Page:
Lured by rock-bottom interest rates, a growing share of borrowers looking to refinance are opting for a 15-year mortgage instead of the traditional 30-year one.Fifteen-year fixed-rate loans accounted for nearly one in five refinance applications in October, according to the Mortgage Bankers Association. That’s up from 9.1% a year earlier and 7.5% in October 2007. The October data are the most recent available.The move to shorter-term loans comes as rates on these mortgages have dropped to near historical lows. Rates on 15-year fixed-rate conforming mortgages averaged 4.46% last week, according to HSH Associates in Pompton Plains, N.J., well below their recent high of 5.25% in mid-June. Rates on 30-year fixed-rate conforming loans averaged 4.99%, or about half a percentage point higher.To be sure, 15-year loans have their disadvantages. Even with the low rates, monthly payments can be substantially higher because the loan must be paid off over a shorter term. Borrowers are locked into the higher payments for the life of the mortgage.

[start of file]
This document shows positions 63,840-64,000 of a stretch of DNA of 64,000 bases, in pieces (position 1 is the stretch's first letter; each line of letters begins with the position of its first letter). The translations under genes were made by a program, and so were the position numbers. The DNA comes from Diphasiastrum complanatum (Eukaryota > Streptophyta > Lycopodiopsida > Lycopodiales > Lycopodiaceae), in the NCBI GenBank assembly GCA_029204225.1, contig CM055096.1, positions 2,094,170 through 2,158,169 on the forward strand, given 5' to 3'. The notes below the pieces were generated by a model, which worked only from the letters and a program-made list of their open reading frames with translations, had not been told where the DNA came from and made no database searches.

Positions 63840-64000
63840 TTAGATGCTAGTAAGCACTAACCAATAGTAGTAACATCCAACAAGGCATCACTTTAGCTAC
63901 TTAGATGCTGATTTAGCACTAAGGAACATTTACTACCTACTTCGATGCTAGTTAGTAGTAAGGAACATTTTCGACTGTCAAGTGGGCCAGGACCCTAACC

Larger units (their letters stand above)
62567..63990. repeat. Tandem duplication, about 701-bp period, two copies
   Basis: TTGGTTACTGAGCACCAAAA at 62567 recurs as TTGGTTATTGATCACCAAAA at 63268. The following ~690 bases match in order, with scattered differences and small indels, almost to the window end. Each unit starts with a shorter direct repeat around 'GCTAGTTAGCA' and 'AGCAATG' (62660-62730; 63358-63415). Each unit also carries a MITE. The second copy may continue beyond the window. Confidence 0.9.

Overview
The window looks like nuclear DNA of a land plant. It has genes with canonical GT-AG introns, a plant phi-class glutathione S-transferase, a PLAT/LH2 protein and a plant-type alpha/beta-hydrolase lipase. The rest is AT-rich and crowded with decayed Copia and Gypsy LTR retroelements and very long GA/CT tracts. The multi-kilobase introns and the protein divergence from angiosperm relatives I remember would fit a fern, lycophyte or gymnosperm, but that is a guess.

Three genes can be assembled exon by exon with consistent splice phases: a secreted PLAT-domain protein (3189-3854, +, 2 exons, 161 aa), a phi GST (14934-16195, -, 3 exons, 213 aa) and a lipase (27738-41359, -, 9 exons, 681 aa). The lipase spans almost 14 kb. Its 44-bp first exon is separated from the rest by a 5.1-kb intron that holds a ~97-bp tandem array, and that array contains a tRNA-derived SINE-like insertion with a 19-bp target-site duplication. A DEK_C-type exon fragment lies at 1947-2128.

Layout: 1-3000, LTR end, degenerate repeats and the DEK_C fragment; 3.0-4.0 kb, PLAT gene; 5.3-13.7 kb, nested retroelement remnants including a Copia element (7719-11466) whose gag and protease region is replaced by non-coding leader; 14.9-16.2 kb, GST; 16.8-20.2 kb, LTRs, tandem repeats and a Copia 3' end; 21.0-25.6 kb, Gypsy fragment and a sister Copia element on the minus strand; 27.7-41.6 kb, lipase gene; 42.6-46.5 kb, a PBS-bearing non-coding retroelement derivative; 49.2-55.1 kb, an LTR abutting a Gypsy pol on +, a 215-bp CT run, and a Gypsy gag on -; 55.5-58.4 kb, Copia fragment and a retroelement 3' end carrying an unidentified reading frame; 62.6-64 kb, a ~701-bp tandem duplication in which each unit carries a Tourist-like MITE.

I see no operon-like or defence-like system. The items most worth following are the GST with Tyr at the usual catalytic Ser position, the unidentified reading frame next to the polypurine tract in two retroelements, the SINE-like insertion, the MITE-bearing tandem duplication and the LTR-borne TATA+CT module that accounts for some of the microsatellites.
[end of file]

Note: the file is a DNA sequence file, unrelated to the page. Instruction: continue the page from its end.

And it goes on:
By Ruth Simon, Dec. 16, 2009 WSJ

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